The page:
Introduced on March 31st, a bill designed to provide a sweeping overhaul of election law in Wisconsin earned a strong rebuke from Republicans calling it "ACORN on Steroids". Senate bill 640 proposes at least four significant changes to current law, which other Republicans call 10% reform and 90% partisan advantage.
First, it includes an automatic voter registration at the Department of Motor Vehicles (DMV), which means that when people renew their drivers' license, they are automatically registered to vote. Second, it limits poll watching by voting district or ward, which means that poll watchers will need to provide proof of residency before they can challenge the legitimacy of a vote. Third, it establishes satellite absentee voting locations to places like college campuses. And fourth, it imposes harsher penalties on those who thought to deceive or prevent others from voting. Let's unpack this bill and see why Republicans consider it a blatant partisan attack.
The first and probably the most controversial feature of the bill is auto-registration. Wisconsin Democrats seek to remove any confusion from the registration process simply by placing the burden of registration on the shoulders of government. Beside the obvious observation that if something goes wrong, people are able to sue the government for disenfranchisement, a serendipitous event seems to have occurred. Just as ACORN is being nationally de-funded and tied up in bureaucratic red tape, it appears that our state government has decided to do their bidding. In fact, it seems a bit worse than that.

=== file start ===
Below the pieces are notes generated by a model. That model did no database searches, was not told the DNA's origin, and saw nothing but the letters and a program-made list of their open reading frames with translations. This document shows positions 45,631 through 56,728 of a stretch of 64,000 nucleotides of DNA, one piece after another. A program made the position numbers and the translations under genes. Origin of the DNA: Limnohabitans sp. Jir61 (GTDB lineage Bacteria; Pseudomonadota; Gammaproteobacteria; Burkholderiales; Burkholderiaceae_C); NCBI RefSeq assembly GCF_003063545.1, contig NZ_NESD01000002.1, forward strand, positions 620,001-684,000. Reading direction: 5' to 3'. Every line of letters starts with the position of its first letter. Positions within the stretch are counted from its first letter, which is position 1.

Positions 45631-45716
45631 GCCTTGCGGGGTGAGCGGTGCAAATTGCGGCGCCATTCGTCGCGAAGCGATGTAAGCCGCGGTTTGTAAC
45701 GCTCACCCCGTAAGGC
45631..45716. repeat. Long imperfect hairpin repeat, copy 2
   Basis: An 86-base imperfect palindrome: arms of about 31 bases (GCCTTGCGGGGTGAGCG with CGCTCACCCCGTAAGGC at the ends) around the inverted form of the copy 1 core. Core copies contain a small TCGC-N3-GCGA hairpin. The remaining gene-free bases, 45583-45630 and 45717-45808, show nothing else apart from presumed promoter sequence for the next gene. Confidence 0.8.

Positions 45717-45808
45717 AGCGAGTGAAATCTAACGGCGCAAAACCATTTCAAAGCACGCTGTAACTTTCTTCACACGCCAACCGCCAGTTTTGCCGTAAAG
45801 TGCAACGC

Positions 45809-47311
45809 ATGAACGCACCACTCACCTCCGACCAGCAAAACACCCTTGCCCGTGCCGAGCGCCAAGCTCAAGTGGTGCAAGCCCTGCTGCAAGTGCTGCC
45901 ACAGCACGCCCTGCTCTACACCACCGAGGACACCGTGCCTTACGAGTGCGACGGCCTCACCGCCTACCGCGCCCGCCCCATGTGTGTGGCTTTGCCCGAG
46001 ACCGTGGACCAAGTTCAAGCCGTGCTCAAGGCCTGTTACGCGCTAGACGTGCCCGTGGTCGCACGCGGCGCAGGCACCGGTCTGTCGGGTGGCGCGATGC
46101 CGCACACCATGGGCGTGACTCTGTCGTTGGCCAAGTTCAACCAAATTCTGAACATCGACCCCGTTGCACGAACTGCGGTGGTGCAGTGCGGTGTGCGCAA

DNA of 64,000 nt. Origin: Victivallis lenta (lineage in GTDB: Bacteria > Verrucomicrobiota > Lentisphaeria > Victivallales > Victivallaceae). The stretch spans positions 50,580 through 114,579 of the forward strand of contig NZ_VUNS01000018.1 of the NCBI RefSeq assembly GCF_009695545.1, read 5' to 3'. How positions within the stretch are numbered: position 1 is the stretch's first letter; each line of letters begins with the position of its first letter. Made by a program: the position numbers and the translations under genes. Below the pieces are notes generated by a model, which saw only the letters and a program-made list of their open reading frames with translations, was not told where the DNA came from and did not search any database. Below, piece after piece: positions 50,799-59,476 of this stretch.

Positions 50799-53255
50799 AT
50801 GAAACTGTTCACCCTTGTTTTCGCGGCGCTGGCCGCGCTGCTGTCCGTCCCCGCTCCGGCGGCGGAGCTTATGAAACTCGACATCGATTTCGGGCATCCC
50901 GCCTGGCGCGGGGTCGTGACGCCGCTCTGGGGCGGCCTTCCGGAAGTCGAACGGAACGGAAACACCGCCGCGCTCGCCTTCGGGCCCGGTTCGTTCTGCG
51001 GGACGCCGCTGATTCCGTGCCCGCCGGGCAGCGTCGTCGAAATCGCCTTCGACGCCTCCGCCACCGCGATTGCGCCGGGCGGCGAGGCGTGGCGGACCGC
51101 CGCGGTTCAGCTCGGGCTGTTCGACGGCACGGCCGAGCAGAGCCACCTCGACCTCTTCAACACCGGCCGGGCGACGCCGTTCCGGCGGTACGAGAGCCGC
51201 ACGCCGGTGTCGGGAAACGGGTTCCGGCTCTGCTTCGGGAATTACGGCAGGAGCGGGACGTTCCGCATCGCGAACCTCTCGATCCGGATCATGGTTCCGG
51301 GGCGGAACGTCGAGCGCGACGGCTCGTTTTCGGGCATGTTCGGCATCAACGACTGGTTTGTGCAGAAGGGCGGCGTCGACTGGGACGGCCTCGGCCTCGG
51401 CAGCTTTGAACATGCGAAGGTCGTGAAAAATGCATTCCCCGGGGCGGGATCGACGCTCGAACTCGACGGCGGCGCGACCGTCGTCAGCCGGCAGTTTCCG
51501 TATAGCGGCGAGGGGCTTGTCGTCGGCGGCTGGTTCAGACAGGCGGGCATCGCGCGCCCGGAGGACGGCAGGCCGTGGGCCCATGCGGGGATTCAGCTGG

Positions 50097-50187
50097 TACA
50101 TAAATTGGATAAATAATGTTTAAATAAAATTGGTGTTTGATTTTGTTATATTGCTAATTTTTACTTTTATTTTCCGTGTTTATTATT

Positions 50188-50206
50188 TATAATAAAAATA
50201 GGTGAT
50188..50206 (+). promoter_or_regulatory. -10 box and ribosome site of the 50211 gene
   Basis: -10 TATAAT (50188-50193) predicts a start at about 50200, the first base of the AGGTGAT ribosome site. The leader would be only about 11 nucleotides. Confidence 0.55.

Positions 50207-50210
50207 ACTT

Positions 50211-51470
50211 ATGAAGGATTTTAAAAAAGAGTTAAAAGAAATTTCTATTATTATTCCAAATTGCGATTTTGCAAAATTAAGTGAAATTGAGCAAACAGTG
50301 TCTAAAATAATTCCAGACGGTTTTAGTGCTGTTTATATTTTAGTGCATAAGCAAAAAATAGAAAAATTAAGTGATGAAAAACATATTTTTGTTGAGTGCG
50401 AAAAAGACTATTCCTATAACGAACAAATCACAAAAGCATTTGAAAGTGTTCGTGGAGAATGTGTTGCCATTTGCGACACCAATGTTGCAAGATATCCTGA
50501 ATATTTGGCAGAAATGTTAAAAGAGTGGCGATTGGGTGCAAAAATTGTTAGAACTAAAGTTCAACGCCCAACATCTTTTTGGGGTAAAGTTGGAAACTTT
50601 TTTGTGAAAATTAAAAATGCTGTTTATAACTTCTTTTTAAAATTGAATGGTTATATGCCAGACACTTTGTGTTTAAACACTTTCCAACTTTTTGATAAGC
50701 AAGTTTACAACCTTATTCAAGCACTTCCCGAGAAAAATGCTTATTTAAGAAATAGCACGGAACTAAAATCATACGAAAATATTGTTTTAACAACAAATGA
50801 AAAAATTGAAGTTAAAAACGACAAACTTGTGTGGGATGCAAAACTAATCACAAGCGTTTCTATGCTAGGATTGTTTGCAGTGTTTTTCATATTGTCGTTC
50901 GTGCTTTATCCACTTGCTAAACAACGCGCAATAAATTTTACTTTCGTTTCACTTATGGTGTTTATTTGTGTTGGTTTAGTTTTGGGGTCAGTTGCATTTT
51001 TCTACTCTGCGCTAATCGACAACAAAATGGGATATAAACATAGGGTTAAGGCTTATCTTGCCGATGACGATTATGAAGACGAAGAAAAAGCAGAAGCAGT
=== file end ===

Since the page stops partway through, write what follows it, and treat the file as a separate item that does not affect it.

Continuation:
At least ACORN required individuals to sign their own signatures and provide their own addresses, which allowed for some personal responsibility. If this bill were to pass Wisconsin's legislature, the state automatically does the heavy lifting. And by "heavy lifting", this means registering everyone including people not eligible to vote or interested in voting.
Similarly, in Minnesota, Democrats in the state legislature pushed a bill for an "auto-registration" when applying for or renewing a drivers' license, but Governor Pawlenty vetoed the legislation partly because registering to vote should be "a voluntary, intentional act" and partly because the bill lacked bi-partisan support. In other words, Minnesota Republicans tried to add a voter ID requirement to the bill, which made sense since license registration already occurs at the DMV, but Democrats shot it down for reasons unknown to the public.
Current Wisconsin law does not restrict the residency of poll watchers. As an editorial in the Milwaukee Journal Sentinel said, votes casted in Wisconsin affect everyone that lives in Wisconsin. The inference is that cheating is still cheating regardless of voting district or ward, and therefore poll watchers should be able to challenge the eligibility of votes regardless where it occurs. However, the proposed bill not only seeks to limit poll watchers by residency, but seeks to impose a hefty fine up to $100,000 or up to 6 months in prison for those determined to have deceived or intentionally prevented people from voting.